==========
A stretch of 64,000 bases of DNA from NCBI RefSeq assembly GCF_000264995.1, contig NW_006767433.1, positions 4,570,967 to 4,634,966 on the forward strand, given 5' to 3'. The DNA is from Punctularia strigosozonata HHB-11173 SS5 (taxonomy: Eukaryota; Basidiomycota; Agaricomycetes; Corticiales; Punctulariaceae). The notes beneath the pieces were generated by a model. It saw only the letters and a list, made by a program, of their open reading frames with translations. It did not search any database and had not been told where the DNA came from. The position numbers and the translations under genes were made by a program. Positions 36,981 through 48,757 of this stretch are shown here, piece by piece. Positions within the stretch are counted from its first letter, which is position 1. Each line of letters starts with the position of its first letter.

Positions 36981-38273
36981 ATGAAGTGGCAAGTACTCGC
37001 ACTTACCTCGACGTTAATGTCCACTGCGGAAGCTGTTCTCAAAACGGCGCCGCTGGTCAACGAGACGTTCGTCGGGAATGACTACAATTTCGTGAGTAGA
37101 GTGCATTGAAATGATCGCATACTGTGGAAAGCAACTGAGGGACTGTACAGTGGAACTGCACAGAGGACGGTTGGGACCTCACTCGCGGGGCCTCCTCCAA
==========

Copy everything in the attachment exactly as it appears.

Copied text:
A stretch of 64,000 bases of DNA from NCBI RefSeq assembly GCF_000264995.1, contig NW_006767433.1, positions 4,570,967 to 4,634,966 on the forward strand, given 5' to 3'. The DNA is from Punctularia strigosozonata HHB-11173 SS5 (taxonomy: Eukaryota; Basidiomycota; Agaricomycetes; Corticiales; Punctulariaceae). The notes beneath the pieces were generated by a model. It saw only the letters and a list, made by a program, of their open reading frames with translations. It did not search any database and had not been told where the DNA came from. The position numbers and the translations under genes were made by a program. Positions 36,981 through 48,757 of this stretch are shown here, piece by piece. Positions within the stretch are counted from its first letter, which is position 1. Each line of letters starts with the position of its first letter.

Positions 36981-38273
36981 ATGAAGTGGCAAGTACTCGC
37001 ACTTACCTCGACGTTAATGTCCACTGCGGAAGCTGTTCTCAAAACGGCGCCGCTGGTCAACGAGACGTTCGTCGGGAATGACTACAATTTCGTGAGTAGA
37101 GTGCATTGAAATGATCGCATACTGTGGAAAGCAACTGAGGGACTGTACAGTGGAACTGCACAGAGGACGGTTGGGACCTCACTCGCGGGGCCTCCTCCAA